Use this URL to cite or link to this record in EThOS: http://ethos.bl.uk/OrderDetails.do?uin=uk.bl.ethos.555970
Title: The maintenance of mutual understanding in online second language talk
Author: Brandt, Adam
Awarding Body: Newcastle University
Current Institution: University of Newcastle upon Tyne
Date of Award: 2011
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Abstract:
Encounters in which at least one person is communicating in a second language (L2) are increasingly prevalent, and span many contexts and settings. However many of these settings remain under-researched, particularly those outside of formal language education (Firth & Wagner 1997, 2007; Wagner 2004). One such under-explored setting is the internet. In one particular internet context, L2 users of English have taken the opportunity to create voice-based chat rooms in which participants can practice their use of English. In such chat rooms, despite the huge variety in backgrounds and proficiencies, participants prove themselves to be highly skilled, resourceful and competent interactants, able to ensure mutual understanding as consistently and regularly as would be expected from first language users. However, as with any context involving any kind of interactants, there are occasions on which this mutual understanding appears to come under threat. This study applies conversation analysis (CA) to the examination of audio recordings of these online, voice-based chat rooms. More specifically, it provides a fine detailed examination of the work which is put in by the participants in order to pre-empt, and/or overcome, possible threats to mutual understanding (or ‘intersubjectivity’). Analysis show how participants are at times sensitive to such threats when dealing with (1) unspecified trouble in talk and (2) an absence of response to talk. Additionally, it is demonstrated how they draw upon available resources, in the absence of shared physical co-presence, in order to deal with potential trouble. In presenting this data and its analysis, the study adds to understanding of L2 interaction, as well as to technologically-mediated interactions in which participants are not physically co-present. The study also addresses interaction research in general, by discussing the multi-faceted nature of many conversational contexts, and issues this raises in their analyses.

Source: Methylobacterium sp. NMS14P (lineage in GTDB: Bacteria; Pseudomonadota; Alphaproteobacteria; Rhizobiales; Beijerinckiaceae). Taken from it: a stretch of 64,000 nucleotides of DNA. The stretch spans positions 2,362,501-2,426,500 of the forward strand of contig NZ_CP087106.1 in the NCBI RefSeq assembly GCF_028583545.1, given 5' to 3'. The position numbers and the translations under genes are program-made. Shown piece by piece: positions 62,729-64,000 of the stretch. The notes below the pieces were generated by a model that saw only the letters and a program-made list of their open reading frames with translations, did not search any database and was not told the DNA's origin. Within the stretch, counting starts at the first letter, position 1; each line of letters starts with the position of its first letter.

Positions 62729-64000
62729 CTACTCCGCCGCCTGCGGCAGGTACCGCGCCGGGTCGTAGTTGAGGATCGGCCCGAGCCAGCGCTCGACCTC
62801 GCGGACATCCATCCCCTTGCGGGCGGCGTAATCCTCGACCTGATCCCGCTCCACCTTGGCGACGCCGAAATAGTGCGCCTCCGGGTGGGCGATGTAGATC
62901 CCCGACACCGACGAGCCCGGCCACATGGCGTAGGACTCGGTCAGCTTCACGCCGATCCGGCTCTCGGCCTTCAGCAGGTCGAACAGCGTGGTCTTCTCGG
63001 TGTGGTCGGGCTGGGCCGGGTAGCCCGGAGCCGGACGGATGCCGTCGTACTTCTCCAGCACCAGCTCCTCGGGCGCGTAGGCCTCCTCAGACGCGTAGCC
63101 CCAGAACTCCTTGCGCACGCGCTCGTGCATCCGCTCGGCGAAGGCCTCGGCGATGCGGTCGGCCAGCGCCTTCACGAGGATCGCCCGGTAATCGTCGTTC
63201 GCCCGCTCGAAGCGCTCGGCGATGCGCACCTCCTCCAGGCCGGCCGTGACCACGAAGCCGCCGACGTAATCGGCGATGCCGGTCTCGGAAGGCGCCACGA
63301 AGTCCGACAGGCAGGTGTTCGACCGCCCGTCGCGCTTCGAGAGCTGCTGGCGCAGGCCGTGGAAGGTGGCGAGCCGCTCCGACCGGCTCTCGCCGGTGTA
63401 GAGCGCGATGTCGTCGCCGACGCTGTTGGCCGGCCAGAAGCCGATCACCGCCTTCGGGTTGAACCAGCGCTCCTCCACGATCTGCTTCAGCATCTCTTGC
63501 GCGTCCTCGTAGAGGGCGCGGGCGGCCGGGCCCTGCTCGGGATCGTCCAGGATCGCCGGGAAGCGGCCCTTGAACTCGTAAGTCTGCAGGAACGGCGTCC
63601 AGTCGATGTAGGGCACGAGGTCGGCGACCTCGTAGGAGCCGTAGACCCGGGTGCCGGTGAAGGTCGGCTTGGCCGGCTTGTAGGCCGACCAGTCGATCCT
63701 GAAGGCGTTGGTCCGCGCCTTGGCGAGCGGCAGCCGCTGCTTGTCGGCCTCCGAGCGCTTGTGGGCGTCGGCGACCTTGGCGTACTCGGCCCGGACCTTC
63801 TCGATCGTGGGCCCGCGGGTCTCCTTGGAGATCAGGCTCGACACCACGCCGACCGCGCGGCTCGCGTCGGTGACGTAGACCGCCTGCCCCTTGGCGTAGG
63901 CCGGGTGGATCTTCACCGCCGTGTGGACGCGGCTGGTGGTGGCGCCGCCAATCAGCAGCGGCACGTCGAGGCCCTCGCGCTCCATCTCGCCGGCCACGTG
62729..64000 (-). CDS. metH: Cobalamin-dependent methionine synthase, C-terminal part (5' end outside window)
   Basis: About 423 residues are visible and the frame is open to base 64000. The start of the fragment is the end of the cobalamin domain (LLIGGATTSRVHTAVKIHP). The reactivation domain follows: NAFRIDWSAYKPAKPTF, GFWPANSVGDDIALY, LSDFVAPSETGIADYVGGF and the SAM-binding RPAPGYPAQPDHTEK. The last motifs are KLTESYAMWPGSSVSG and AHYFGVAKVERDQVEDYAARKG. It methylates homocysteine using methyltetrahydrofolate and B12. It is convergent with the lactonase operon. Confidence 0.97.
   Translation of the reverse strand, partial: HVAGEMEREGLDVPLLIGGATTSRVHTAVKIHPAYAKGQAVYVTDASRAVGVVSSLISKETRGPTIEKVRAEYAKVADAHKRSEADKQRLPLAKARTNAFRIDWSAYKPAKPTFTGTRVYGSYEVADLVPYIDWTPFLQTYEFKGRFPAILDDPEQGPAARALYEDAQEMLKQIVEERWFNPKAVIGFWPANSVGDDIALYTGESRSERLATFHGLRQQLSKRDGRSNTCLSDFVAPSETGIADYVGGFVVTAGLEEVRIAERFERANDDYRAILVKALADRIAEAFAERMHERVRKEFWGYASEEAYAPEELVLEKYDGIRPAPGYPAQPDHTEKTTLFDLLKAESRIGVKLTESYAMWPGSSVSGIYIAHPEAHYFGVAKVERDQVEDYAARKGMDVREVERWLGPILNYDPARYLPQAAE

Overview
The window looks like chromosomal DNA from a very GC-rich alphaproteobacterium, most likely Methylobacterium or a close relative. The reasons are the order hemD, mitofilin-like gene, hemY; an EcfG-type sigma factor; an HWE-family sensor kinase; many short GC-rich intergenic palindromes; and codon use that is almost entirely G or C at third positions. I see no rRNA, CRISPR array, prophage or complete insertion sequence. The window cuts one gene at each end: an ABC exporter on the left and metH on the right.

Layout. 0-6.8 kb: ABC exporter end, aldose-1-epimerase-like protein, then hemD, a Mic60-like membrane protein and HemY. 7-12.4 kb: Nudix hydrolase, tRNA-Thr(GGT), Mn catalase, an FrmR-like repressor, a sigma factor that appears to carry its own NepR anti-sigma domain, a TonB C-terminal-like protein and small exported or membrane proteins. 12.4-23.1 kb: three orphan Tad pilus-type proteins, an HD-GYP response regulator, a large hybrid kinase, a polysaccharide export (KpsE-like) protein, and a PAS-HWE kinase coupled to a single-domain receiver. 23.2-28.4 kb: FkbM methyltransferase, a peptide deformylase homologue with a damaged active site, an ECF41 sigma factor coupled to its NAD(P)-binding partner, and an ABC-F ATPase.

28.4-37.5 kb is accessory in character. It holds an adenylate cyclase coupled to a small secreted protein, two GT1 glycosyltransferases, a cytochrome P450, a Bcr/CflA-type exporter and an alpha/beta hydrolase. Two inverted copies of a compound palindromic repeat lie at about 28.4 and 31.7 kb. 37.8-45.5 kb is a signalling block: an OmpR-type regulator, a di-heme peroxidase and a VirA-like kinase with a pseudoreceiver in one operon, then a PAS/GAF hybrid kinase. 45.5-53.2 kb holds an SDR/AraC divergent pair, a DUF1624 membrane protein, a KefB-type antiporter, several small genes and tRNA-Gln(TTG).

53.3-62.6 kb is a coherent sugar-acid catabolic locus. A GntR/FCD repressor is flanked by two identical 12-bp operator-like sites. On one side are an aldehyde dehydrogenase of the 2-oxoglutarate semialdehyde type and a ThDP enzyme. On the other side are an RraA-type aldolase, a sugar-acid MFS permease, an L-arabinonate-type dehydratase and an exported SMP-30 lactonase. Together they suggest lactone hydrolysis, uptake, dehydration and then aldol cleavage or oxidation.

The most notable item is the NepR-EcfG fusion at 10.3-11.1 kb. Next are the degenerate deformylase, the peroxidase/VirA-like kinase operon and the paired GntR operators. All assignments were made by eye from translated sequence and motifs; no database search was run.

Supervisor: Not available Sponsor: Economic and Social Research Council
Qualification Name: Thesis (Ph.D.) Qualification Level: Doctoral
EThOS ID: uk.bl.ethos.555970  DOI: Not available
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